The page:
Written by Brenda Nakalema

Chips Stocks Take Massive Beating. Investors Harbour Worries About Taiwan

According to one analyst, semiconductor stocks have received a massive beating in recent months, and it doesn’t look like things …

According to one analyst, semiconductor stocks have received a massive beating in recent months, and it doesn’t look like things are about to get any better. Christopher Danely, a Citi Research analyst, said to expect “a tidal wave of bearishness.”

“Most investors we met with were bearish on the semiconductor group given a belief in recession coming due to increasing inflation, the slowing Chinese economy, and economic impacts of Russia/ Ukraine conflict,” Danely wrote. “In addition, the belief that the semi upturn is in the later stages and there has been inventory built (which we agree with) creates poor risk/ reward if you believe a recession is coming.”

The PHLX Semiconductor Index, known as the Sox, has dropped 23% year to date, though it’s still 0.5% higher than it was last year. According to Danely, several investors are in the process of rebalancing their portfolios as fears surrounding China’s interests in Taiwan continue to mount. Those investors are migrating toward chip companies that aren’t dependent on Taiwan Semiconductor Manufacturing (ticker: TSM) for their chip production. The move favours the likes of Intel (ticker: INTC) and GlobalFoundries (GFS) over Advanced Micro Devices (ticker: AMD) and Nvidia (ticker: NVDA).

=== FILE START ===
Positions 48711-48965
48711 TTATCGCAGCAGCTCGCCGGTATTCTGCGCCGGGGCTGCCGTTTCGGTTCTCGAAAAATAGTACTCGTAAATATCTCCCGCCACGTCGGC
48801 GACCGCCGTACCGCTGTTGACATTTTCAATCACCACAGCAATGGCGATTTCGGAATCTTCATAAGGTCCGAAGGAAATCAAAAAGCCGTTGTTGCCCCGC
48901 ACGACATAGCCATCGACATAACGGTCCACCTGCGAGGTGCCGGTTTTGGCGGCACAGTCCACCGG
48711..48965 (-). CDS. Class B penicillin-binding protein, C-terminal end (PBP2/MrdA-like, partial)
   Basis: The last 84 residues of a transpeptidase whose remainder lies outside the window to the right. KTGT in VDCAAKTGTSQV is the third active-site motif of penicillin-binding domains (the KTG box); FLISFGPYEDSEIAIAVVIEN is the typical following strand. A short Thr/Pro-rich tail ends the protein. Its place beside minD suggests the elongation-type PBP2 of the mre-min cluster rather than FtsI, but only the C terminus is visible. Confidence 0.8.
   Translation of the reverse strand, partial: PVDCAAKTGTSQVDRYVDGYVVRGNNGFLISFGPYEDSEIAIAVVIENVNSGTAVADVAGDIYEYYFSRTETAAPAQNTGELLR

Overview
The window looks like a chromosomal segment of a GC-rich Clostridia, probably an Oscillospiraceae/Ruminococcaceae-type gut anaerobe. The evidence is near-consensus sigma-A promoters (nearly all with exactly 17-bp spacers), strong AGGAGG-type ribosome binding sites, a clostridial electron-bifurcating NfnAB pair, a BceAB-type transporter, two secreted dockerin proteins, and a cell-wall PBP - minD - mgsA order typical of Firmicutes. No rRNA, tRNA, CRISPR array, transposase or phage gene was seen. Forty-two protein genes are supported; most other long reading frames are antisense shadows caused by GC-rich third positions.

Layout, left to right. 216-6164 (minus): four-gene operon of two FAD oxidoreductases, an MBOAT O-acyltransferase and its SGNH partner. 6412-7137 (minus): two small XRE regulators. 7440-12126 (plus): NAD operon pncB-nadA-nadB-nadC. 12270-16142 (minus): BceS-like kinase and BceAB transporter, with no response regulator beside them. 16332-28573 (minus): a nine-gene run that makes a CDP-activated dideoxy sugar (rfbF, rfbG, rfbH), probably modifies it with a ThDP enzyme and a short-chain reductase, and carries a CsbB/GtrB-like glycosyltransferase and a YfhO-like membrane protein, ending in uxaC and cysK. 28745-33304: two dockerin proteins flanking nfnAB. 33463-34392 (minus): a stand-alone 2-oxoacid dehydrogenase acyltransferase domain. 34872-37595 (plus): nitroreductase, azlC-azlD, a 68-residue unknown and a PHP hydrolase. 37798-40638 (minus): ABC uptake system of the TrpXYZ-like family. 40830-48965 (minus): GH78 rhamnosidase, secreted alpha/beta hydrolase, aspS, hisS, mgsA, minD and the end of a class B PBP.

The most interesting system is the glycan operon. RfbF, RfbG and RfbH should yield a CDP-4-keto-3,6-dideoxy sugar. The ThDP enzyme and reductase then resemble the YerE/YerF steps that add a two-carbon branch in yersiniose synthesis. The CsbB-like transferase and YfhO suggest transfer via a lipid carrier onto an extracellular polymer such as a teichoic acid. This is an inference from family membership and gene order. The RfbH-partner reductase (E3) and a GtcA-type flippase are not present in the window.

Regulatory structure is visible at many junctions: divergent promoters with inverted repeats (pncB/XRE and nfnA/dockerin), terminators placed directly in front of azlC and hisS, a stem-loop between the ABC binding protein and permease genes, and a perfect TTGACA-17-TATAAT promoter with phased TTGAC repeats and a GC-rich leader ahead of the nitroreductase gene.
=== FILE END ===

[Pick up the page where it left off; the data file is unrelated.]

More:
TSMC is the world’s most dominant chip maker. According to Danely, AMD has 55% exposure to TSMC, with Broadcom (ticker: AVGO) at 75%, Analog Devices (ticker: ADI) at 40%, Nvidia at 50%, and Marvell Technology (ticker: MRVL) at 60%.

Danely also expressed surprise at the positive sentiment around Intel and Qualcomm (ticker: QCOM).

“Investors are bullish on Intel as the stock serves as a hedge against Chinese takeover of Taiwan and attractive valuation, and on Qualcomm due to share gains in the wireless market and attractive valuation,” he wrote. “We remain cautious on both stocks.” One of Danely’s concerns regarding Intel is the potential slowdown in notebook computer shipments.

On the other side, Danely noted that clients were most bearish on makers of chips for automobiles like NXP Semiconductors (ticker: NXPI), Texas Instruments (ticker: TXN), ON Semiconductor (ticker: ON), Microchip Technology (ticker: MCHP) and Analog Devices referencing the disparity between auto semiconductor revenue and auto production levels. The figures point to the possibility that carmakers will double orders, which is an unsustainable trend, according to Danely.